In a first of its kind move, the ministry of women and child in state launched the policy on women with a dedicated chapter on issues faced by sex workers. The policy which was launched by chief minister PrithvirajChavan last week speaks of better access to health, education and other development programmes for women.
“Besides looking at various concerns that face women, it is for the first time that the policy has also considered issues and opinions of those women who are the most marginalised and suffer exclusion,” Chavan had said while addressing a gathering in Pune to launch the policy.
Women and child minister Varsha Gaikwad had included representatives from the sex workers and transgender communities in the drafting committee of the women’s Policy. She had also asked the committee members to give recommendations. Representatives from the sex workers organisations from Pune, Kolhapur, Parbhani, Sangli and Mumbai had drafted the response on the concerns of sex workers. Vaishya Anyaya Mukti Parishad, Varangana Sakhi Sanghatan, SETU and Aastha Pariwar were some of the sex workers groups that were part of the committee. The process of getting the committee members together and drafting the recommendations of sex workers was facilitated by the Centre for Advocacy and Research while Laxmi Tripathi, transgender rights activist worked out the recommendations about the transgender community.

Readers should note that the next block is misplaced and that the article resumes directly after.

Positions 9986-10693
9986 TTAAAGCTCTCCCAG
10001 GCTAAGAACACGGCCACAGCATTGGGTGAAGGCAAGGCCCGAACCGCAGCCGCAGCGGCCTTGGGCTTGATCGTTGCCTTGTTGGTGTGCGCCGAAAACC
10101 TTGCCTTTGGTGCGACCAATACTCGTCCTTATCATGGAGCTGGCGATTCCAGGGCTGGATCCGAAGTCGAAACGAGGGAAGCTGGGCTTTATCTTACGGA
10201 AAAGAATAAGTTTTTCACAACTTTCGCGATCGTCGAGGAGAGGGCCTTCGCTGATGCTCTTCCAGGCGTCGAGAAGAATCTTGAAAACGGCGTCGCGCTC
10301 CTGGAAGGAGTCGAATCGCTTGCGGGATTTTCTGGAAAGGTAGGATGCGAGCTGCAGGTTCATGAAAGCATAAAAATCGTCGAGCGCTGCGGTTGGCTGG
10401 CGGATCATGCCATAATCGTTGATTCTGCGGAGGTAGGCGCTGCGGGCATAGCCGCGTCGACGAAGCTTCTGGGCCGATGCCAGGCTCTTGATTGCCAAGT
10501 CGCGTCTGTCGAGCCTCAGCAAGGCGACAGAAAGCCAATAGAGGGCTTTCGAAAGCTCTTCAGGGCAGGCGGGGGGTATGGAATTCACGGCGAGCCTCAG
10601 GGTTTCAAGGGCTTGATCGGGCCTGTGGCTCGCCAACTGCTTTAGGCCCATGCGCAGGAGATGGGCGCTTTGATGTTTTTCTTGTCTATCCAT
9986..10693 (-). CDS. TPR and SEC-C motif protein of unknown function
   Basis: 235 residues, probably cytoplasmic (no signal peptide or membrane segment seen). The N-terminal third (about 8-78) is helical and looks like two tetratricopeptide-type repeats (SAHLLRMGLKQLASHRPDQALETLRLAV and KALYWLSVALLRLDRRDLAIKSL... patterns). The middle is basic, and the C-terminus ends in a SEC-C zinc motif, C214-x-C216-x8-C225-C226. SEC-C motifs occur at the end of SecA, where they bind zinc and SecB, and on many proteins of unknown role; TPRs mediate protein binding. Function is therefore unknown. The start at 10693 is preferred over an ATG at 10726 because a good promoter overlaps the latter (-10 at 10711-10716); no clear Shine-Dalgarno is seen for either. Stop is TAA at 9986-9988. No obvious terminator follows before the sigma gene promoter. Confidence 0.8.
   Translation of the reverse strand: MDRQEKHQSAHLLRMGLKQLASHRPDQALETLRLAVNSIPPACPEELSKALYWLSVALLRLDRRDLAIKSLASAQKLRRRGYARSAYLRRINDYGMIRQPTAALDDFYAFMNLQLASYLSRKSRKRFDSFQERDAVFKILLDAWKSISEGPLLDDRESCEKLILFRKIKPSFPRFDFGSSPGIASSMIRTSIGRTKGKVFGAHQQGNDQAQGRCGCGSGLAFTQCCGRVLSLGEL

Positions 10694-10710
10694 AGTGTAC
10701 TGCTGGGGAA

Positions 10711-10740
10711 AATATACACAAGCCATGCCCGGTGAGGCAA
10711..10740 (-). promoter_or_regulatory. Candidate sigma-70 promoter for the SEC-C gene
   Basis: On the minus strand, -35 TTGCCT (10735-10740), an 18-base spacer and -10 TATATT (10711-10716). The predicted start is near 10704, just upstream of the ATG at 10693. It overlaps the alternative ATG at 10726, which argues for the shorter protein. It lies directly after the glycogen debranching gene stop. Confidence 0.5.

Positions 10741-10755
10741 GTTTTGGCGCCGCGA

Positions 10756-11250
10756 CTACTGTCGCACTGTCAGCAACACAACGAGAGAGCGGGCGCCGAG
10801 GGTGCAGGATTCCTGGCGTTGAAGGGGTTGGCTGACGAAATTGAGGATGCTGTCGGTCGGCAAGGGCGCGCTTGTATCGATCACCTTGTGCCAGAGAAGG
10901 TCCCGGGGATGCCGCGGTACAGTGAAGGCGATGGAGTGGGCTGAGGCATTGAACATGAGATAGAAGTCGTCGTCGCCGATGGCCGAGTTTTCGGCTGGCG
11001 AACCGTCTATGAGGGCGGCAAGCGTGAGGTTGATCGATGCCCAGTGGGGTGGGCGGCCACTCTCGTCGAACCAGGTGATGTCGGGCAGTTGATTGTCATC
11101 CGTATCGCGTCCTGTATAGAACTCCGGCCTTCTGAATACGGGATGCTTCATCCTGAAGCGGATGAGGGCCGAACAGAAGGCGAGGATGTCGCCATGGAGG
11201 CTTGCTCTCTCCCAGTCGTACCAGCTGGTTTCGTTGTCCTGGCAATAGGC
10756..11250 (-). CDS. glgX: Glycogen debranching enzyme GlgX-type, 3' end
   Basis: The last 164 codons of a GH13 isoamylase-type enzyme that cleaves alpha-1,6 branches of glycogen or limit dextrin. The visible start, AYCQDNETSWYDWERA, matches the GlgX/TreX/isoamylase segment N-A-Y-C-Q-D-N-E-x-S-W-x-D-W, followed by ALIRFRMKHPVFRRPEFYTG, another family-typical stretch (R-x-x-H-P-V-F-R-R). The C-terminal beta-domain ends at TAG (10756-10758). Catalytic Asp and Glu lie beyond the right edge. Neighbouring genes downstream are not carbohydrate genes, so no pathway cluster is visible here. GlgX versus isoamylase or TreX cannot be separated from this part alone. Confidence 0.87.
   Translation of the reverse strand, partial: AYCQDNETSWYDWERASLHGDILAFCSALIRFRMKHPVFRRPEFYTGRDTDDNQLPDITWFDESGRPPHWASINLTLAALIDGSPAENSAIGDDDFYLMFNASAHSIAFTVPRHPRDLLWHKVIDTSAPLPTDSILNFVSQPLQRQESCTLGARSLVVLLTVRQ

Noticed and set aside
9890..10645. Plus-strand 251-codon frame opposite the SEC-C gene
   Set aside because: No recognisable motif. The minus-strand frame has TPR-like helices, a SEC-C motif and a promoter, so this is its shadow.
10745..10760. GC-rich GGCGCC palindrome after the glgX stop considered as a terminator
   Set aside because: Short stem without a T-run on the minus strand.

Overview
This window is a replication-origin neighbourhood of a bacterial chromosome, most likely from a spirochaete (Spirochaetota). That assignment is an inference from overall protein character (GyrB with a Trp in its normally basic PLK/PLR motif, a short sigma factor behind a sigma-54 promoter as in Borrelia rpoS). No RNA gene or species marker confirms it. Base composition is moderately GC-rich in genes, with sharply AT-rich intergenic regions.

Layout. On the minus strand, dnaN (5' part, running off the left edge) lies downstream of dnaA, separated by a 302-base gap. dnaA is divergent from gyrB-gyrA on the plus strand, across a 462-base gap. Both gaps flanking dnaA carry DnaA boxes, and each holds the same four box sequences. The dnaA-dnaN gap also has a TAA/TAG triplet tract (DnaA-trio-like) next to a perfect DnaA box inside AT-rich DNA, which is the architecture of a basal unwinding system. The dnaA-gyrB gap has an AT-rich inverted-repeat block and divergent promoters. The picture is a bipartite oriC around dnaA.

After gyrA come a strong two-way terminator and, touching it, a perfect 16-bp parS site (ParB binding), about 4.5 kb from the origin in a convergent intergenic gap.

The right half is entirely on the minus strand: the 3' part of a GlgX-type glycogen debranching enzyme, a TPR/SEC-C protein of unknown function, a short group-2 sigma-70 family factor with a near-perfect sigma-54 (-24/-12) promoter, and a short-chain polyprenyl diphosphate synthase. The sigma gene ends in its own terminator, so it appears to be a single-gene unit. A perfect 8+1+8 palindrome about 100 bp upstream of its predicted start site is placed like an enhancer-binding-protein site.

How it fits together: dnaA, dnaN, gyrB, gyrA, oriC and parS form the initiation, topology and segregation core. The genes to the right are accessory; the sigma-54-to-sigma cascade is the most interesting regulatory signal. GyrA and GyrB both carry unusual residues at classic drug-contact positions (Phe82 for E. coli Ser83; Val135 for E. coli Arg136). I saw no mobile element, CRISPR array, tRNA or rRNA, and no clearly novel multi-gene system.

Annu Swamy, member of the drafting committee on sex workers and working with Aastha Parivar, a sex workers collective, said, “This is a historical step taken by the government. We still need a larger political and societal will to translate all commitments into reality.”
To ensure that children of sex workers and those form the transgender community get access to education in a stigma free environment, the policy firstly relaxes the requirement of documents necessary for school admissions and then lays down gender and community sensitization of teachers, school and college authorities and provision of scholarships. Nutrition support and shelter homes for children of sex workers are another set of important recommendations that the policy mentions.
The policy, while recognising and respecting the rights of sex workers and transgenders during raids and rescue operations and calls for a decriminalization of sex work. It also talks of legal support for marginalised women. Protection from violence and exploitation, access to property rights, housing rights and relaxing norms of verification for accessing various welfare schemes and programmes, etc were mentioned in the policy document.
Sumitra Deb Roy